Sunset Hills backs off rugby lease

Jones will work with rugby team for mutual termination


By Erin Achenbach, Staff Reporter

The city of Sunset Hills hopes to work with the St. Louis Bombers Rugby Club to mutually terminate the lease that would allow a rugby facility on a former golf course donated to the city.

Mayor Pat Fribis vetoed the development in December, and aldermen failed to override the veto with a 4-3 vote Jan. 12. Six votes were needed to override Fribis’ veto.

The board voted 5-3 Dec. 8 to amend the Bombers’ development plan and remove a condition that the rugby club’s traffic study come back with a “D” rating or higher for the intersection at West Watson and Gravois Roads.

Ward 4 Aldermen Thompson Price and Mark Colombo and Ward 2 Aldermen Casey Wong and Steve Bersche voted to overrule the veto. Ward 1 Aldermen Ann McMunn and Joe Stewart and Ward 3 Alderman Cathy Friedmann were opposed. Ward 3 Alderman Nathan Lipe was absent. Colombo, Bersche and Lipe did not file for re-election this April.

Discussions began when the rugby organization first approached the city about leasing a portion of the former Sunset Hills Golf Course in September 2018. The golf course had been donated to the city by physician Steven Bander and is now known as Steven J. Bander Park. The prospect of another organization maintaining and creating a use out of part of the expansive property without any taxpayer costs appealed to the city at the time. But after the lease was approved, neighbors in the Tapawingo subdivision showed up to city meetings to object to the possible lights, noise and traffic from the project.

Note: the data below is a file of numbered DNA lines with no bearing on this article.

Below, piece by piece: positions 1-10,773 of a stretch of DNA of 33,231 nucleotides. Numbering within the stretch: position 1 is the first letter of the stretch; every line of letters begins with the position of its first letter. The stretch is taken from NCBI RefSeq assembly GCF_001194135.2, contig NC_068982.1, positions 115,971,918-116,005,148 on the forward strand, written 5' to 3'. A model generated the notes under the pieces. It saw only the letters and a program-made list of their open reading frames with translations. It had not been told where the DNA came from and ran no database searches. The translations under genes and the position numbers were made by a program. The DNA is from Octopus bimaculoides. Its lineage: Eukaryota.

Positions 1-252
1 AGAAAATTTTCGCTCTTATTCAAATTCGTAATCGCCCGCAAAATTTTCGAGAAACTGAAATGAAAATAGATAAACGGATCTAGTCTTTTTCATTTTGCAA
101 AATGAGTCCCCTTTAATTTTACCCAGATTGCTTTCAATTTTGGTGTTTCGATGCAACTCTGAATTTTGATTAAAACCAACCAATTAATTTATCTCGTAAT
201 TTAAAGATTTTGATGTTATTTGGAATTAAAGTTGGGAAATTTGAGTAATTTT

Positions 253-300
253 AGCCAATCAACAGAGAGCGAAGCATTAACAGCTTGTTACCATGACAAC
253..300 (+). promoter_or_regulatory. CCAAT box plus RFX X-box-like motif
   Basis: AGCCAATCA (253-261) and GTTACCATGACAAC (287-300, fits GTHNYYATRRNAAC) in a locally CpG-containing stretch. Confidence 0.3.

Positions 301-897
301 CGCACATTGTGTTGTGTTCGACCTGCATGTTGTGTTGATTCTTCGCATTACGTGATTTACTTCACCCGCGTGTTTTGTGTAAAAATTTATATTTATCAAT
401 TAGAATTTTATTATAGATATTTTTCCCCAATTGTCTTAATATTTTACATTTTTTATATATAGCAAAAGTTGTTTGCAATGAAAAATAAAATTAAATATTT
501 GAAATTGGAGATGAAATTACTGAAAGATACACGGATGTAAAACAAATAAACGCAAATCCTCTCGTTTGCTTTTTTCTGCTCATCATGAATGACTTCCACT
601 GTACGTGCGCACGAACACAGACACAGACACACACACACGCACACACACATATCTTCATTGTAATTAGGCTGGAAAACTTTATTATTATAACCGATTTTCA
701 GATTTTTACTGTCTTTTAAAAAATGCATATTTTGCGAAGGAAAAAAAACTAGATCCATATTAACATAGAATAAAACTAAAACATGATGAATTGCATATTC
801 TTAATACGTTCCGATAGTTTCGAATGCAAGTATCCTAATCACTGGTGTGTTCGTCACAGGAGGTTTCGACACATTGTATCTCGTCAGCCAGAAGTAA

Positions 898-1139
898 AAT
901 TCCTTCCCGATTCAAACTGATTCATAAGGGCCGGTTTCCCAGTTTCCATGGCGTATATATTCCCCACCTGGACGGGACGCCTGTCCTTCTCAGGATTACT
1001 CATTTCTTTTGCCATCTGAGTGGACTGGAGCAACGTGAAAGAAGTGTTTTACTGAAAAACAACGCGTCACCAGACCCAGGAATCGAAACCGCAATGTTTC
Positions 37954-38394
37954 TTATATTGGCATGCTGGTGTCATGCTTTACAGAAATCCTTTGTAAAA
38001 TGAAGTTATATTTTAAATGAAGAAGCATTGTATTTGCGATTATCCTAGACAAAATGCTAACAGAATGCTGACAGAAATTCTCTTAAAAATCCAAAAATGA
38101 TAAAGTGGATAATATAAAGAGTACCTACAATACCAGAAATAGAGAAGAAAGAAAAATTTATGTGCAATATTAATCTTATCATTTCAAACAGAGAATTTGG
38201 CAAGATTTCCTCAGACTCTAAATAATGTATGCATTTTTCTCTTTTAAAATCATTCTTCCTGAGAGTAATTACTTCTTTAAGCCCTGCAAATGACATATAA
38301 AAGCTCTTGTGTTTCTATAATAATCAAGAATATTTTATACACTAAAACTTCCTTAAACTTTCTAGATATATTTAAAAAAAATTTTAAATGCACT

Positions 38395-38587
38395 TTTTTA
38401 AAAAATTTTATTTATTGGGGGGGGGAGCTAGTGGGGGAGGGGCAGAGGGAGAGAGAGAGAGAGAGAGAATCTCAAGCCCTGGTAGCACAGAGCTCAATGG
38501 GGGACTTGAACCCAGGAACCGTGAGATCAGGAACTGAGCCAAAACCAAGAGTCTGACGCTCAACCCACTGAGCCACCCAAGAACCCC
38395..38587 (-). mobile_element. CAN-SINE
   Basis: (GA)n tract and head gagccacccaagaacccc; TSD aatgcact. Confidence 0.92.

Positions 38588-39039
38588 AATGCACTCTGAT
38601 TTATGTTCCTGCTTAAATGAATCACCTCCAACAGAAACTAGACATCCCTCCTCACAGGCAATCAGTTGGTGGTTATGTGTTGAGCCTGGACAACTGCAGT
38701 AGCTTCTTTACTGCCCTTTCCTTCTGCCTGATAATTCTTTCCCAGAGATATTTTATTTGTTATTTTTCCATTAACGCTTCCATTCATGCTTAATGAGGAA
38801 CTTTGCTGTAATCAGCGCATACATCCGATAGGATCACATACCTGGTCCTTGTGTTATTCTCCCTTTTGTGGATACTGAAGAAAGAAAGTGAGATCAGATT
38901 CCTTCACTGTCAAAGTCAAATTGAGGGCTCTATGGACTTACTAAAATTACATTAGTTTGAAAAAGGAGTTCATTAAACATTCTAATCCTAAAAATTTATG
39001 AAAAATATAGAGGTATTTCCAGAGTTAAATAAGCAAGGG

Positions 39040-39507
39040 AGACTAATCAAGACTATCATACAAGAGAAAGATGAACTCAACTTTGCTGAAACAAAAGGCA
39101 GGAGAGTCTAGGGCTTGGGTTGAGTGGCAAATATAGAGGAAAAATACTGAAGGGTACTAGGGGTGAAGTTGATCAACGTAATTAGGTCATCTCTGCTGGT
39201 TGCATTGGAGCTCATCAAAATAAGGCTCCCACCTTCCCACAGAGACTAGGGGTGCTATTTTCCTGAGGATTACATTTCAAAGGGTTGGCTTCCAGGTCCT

Aldermen approved a 25-year lease in 2019 that gave the Bombers over a dozen acres in the park. One condition of the amended development plan aldermen approved later that year was that a traffic study of the West Watson/Gravois intersection rate better than “D” on an “A” to “F” scale, with “F” being the worst. However, the March 2020 study found that the intersection was already “failing” before even factoring in additional traffic from the Bombers’ development, and so a “D” rating is impossible to obtain.

“The Bombers have not offered to do anything to mitigate or lessen the dangers and hazards identified in the traffic study,” Fribis said of why she vetoed the bill. “Furthermore, the Bombers were offered an alternative site in Minnie Ha Ha Park for their rugby fields, but our offer was spurred.”

City Attorney Robert E. Jones said at the Jan. 12 meeting that he reached out to the Bombers’ head coach Ron Laszewski about next steps, and the longtime coach — who also coaches rugby for Lindbergh — said he would talk to the organization’s members and get back with the city.

“I have not heard back from him, but in light of the fact that (it) was vetoed and not overridden tonight — I was wondering if the board will permit me to contact the Bombers rugby organization and talk about possible mutual termination of the lease since the development plan cannot go forward in its present condition due to failure of the traffic study,” Jones said.

Jones suggested discussing possible alternatives with the Bombers, including alternative locations, but highlighted the “need to release both parties from all obligations under the lease.” He also suggested returning any rent the city had collected back to the Bombers.

Any kind of release from the lease will have to be reviewed by the Board of Aldermen, so the issue will have to come back before the board at least one more time. The board can authorize the mayor and/or city administrator to release any agreements. Jones will report back at the next meeting Tuesday, Feb. 9, with any new correspondence from the Bombers.